Since the publication of the first edition of the Encyclopedia of Atmospheric Sciences, significant advances in research have been achieved all across the broad and expanding spectrum of the field and related disciplines. In particular, climate science with primary input from the atmospheric research emerges as a new field and integrator of interlocking peripheral disciplines over the last decade. These events have demanded the solicitation of new and updated articles for the 2003 edition. Some articles from the earlier publication were judged to be of such a fundamental and enduring nature that they did not require modification. But huge amounts of new information from Earth-orbiting satellite observatories have brought much new insight to the field. In addition there are new findings in many areas such as the latest simulations of meteorological and climatic processes of interest as well as simulations and observations of the composition and interaction of the field's chemical constituents. While interest in the ozone hole and its ramifications may have reached a plateau, ever more understanding of the stratosphere and its role in climate change emerges. The study of past climates provides new means of testing climate models and theories. In weather prediction we see new progress on how data are to be better assimilated for much improved initialization of the forecast model leading to the promise of more accurate predictions of severe weather and tropical cyclones over longer lead times. These are just a few of the new features of the second edition.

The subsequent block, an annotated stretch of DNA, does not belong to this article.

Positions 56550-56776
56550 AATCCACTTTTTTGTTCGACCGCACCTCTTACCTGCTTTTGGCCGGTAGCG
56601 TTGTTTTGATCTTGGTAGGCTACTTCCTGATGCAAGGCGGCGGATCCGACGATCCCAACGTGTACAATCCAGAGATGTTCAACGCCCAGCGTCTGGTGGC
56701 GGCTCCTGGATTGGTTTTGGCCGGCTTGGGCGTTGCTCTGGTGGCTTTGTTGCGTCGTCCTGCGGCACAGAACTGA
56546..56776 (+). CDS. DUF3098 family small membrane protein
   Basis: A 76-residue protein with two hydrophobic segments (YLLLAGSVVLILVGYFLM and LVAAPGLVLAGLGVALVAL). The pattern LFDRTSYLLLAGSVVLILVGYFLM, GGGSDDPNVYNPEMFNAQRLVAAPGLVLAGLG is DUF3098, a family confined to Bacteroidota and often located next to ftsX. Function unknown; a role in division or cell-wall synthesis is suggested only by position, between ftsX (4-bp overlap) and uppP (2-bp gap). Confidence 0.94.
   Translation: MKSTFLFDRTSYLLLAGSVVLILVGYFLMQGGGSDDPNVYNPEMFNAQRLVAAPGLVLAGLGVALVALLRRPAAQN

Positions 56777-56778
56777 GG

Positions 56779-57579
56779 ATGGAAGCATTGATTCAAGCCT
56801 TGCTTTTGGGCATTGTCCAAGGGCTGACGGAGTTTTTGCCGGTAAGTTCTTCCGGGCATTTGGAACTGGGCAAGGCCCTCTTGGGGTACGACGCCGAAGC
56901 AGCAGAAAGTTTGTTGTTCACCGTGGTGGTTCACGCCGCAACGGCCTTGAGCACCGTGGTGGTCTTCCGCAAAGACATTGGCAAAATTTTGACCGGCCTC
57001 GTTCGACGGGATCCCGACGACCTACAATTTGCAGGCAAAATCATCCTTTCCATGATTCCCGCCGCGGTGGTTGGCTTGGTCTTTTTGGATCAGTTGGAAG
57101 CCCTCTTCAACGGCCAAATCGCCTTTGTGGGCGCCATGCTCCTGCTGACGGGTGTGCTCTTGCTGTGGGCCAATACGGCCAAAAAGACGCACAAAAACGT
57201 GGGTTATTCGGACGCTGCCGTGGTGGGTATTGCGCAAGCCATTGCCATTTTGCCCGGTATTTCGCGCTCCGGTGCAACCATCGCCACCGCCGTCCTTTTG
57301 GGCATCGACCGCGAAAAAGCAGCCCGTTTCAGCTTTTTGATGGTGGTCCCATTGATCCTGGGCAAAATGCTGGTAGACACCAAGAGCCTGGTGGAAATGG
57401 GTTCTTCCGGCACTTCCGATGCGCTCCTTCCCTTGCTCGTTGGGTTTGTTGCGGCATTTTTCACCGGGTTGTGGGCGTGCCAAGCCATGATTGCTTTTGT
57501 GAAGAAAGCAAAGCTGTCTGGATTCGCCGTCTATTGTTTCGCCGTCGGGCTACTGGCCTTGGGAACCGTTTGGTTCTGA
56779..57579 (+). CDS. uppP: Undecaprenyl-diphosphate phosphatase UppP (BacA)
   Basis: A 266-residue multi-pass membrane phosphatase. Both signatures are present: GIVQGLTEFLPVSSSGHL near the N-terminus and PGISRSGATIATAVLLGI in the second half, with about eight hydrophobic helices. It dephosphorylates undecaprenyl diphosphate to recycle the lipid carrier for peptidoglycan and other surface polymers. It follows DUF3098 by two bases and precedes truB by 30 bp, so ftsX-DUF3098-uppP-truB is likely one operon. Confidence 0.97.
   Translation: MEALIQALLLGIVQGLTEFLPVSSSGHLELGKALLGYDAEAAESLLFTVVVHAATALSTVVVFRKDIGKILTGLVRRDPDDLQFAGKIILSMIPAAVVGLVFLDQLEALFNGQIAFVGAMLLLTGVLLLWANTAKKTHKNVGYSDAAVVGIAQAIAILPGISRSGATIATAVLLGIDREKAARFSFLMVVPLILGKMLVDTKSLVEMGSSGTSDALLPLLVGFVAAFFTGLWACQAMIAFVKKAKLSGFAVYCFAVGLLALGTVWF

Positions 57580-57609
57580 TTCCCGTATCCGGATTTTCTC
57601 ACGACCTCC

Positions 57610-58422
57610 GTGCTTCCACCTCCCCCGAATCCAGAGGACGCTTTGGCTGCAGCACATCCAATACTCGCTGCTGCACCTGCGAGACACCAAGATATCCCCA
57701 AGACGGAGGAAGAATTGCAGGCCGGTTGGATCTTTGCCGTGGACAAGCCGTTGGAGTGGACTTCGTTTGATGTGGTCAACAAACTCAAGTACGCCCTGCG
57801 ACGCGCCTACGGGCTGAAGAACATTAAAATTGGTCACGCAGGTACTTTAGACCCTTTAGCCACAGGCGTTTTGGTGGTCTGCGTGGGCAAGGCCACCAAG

|Original language||English (US)|
|Number of pages||2902|
|State||Published - Jan 1 2014|
All Science Journal Classification (ASJC) codes
- Physics and Astronomy(all)